I was having a conversation with a friend awhile back about how a workplace situation was causing some issues and what to do about it. While I was talking over a particular point, he turned to me suddenly and said “you’re playing the victim”.
I was taken aback for a moment, immediately angered. Our conversation ended soon after and we said our goodbyes, but over the next few days I thought about his statement, going over whether I was just bitching and moaning or I had a legitimate concern. Of course I thought (and still maintain) the latter, but my mind just kept on wandering, about where the line is.
We, in our life have choices, and the most important choices we make is how we respond to others. In part, this piece is a continuation of the theme I explored in a painting I finished awhile ago entitled “The Misinterpretation of Silence and it’s Disastrous Consequences”
I am in a group show called ‘Plus One’ that opens tonight at 580 Hayes Street in San Francisco.
Facebook invite: https://www.facebook.com/events/493274464137285/496670510464347
It should be known that the folks over at Golden reached out to me and said the caps are a known issue and you can contact the company for refunds:
“Yes – we had an issue with the cap caused by a supplier reformulating the plastic. We have remedied that problem and offer replacements for all customers who experience this problem (generally with tubes more than a couple years old). Please, call our customer service team for assistance: 800-959-6543 or 607-847-6154.”
Now I’m even a bigger Golden fan. More companies can learn from them.
Or, as they say in my favorite syndicated comedy, What the Shit?
Apparently the plastic is weaker than the paint… Which, in some ways is a good thing, no?
In case you don’t get the two above pictures, that is the top part of the cap broken off, the white part on the neck of the tube is the other half. Notice the dried cylinder of paint that has resulted from the shape of the cap.
Here’s one more for you:
Anyone want a half dried tube of Naphthol Red Medium acrylic paint?
One of my artist friends said my recent works, three pieces in particular, look like burnt flesh.
Images 2, 3, and 4 located here
Tonka said diseased.
What do you think?
So every once in awhile, I get a little overzealous, and um… ‘damage’ a canvas. Usually in the form of a rip. Considering prestretched canvas is expensive, (especially because I don’t have the time, energy, or gumption to stretch my own) I formulated a way to repair it.
Here is my most recent victim:
To patch your canvas, you will need the following (most likely you have these already):
- Acrylic medium
- Acrylic paint (I’m using black)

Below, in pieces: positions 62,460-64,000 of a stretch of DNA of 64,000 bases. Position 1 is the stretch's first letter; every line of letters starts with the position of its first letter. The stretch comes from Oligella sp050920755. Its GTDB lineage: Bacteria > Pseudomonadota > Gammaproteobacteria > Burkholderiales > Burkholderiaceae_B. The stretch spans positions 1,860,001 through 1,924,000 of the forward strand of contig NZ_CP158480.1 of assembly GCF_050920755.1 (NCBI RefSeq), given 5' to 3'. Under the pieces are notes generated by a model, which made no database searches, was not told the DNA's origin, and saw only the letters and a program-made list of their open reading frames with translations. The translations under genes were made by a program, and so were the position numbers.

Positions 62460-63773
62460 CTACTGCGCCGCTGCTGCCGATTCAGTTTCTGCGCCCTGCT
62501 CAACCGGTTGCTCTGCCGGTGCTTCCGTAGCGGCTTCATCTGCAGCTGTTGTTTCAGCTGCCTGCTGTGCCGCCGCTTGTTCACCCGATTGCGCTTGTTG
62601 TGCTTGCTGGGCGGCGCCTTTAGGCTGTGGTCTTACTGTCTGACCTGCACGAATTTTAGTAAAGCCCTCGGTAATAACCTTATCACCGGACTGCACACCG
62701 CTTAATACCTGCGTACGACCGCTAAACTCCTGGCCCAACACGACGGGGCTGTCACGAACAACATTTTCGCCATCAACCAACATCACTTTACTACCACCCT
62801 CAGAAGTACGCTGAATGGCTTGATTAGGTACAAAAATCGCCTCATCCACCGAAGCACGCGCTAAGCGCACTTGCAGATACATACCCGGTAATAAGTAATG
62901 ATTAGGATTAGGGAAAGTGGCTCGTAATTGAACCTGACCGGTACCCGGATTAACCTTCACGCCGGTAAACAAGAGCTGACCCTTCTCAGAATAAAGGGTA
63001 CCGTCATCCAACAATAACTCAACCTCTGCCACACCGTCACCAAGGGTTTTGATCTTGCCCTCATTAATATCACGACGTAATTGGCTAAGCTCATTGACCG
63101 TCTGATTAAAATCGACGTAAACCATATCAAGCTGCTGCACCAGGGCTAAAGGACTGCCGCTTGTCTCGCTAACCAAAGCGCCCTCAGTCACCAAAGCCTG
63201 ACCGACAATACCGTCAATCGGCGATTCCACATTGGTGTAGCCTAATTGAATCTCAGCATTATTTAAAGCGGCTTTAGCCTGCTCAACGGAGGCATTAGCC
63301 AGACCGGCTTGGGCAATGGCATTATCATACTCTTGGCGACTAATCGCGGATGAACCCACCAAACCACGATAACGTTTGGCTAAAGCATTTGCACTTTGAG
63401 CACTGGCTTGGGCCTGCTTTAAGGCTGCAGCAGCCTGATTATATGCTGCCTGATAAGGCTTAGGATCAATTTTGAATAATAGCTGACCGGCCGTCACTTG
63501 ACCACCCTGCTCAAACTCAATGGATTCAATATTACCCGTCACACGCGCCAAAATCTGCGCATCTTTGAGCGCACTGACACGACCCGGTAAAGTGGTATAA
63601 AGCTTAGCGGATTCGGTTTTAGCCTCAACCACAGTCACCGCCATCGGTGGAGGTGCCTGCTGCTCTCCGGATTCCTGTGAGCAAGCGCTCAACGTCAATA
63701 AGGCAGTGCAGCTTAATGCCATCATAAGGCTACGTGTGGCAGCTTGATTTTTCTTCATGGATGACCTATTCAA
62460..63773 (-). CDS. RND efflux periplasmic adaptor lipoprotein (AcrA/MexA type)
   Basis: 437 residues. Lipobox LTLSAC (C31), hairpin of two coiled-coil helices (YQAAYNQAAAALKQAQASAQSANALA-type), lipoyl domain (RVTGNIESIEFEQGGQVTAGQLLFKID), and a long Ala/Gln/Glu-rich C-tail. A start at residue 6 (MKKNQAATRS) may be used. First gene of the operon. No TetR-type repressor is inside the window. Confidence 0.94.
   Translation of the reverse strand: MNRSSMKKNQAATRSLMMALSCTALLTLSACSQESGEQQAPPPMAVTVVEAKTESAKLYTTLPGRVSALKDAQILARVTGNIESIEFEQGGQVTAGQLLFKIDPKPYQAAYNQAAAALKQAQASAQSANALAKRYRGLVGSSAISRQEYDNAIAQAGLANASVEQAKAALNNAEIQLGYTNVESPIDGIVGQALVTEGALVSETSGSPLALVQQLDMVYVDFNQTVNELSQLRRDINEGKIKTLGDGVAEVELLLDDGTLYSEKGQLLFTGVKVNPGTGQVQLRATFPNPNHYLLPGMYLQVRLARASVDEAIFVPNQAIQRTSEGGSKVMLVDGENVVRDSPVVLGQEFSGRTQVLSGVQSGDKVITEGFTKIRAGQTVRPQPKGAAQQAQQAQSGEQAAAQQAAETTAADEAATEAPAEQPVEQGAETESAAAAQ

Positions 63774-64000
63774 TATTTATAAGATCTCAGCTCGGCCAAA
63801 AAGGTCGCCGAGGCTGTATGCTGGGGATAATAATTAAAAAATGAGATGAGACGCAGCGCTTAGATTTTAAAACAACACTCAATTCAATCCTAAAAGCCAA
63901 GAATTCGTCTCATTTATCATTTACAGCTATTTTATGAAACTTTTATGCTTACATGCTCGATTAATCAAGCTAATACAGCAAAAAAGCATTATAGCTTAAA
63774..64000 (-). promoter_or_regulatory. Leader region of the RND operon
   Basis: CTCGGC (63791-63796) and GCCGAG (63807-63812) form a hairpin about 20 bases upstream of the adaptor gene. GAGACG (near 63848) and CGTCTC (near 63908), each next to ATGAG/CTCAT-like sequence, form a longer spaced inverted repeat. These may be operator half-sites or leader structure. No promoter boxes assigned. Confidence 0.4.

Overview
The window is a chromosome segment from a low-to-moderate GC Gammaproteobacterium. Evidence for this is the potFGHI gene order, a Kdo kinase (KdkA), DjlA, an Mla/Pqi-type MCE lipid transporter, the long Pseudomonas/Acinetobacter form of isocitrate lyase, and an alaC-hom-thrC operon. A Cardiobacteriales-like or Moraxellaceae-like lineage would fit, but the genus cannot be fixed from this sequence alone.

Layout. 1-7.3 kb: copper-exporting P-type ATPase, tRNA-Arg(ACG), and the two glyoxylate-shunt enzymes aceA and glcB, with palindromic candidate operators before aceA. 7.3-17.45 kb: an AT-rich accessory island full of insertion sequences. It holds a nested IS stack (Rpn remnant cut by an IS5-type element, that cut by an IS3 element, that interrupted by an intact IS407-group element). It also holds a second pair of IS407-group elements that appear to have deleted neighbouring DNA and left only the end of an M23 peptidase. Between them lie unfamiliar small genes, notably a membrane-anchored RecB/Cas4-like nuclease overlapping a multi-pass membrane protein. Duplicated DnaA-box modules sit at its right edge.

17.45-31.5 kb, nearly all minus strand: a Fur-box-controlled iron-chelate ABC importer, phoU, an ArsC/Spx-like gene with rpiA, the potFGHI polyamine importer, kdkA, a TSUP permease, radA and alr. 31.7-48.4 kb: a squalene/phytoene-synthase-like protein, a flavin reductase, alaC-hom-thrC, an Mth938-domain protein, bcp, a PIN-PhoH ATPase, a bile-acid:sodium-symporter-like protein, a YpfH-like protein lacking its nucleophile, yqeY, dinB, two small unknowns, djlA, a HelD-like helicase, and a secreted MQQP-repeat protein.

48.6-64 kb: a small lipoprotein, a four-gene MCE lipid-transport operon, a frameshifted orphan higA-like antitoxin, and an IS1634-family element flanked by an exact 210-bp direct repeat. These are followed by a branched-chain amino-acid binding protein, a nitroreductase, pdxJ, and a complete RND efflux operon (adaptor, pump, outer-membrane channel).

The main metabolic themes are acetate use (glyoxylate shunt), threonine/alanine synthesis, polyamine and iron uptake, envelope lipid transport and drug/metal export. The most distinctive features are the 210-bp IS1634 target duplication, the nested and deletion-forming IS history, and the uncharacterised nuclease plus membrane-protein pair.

- Raw canvas
- A brush
- A palette knife
- Several large books (or something very heavy)
- A drop cloth – this is optional, you can use more of the raw canvas as well.
- Beer (Any German pilsner or wheat will do)
- Bottle opener
- The ripped canvas
This is a pretty fast process, so you only need a couple minutes.
- Open the beer. Drink.
- Brush some acrylic medium on the rip of the damaged canvas. be sure to cover all edges, putting any threads that have separated from the canvas back in line. As you do this, you will notice the thickness of the medium starts to create a bond. Do this first on the back of the canvas, then the front. Smooth out any large deposits of medium that seep though on the front to maintain a smooth finish.
- With the palette knife, place some paint on the back of the canvas. Be generous.
- Cut a piece of raw canvas just bigger than the area to be patched. Place this on the back of the canvas right on top of the paint.
- With your palette knife, place some paint on the small piece of canvas and smooth it out. You will feel the paint underneath moving a bit. This is okay, but try to keep the patch as still as possible.
- Drink some beer.
- You should notice that the paint is more or less keeping things together now. If not, use more paint. You should be able to tilt the canvas now and examine the front. Carefully smooth out any large deposits that have come through the rip. Optionally, you can brush on more paint if you wish to to ‘seal’ the rip on the front. Do this fairly quickly as not to risk the integrity of the canvas recently applied to the back.
- Flip your canvas back over and place some paper on the patch (note to protect your floor with a drop cloth or some raw canvas).
- Make sure your canvas is level and place the books or heavy object on the paper. Make sure you have significant weight on the canvas part itself and not the stretcher bars. Also make sure you aren’t tweaking the stretched canvas elsewhere with the weight. Notice my doctor’s office blue drop cloth.
- Finish your beer
- Go dancing at Deathguild
Let the above dry over night. Depending on temperatures and humidity, the patch should now be dry enough to pick up the canvas. Do this very carefully as some paint may have seeped through, adhering the canvas to the drop cloth, but should still be pliable as not to cause an issue. This will give you some time to examine the front of the piece and make any minor adjustments. If you do have any unsightly deposits of paint, you can smooth them out (very carefully) with your palette knife. Remember, the patch is not fully dry yet! You will see a ‘scar’, but don’t worry about perfection yet. Set it out to dry fully.
This is what the finished patch will look like. Notice the ‘scar’ detail. You can now slather on a bunch of paint to hide it, or use it as an effect in your composition. I took the picture with a flash to highlight the texture:
Good as new!
Painters tape will gladly relieve you of India ink recently ‘dried’ on canvas.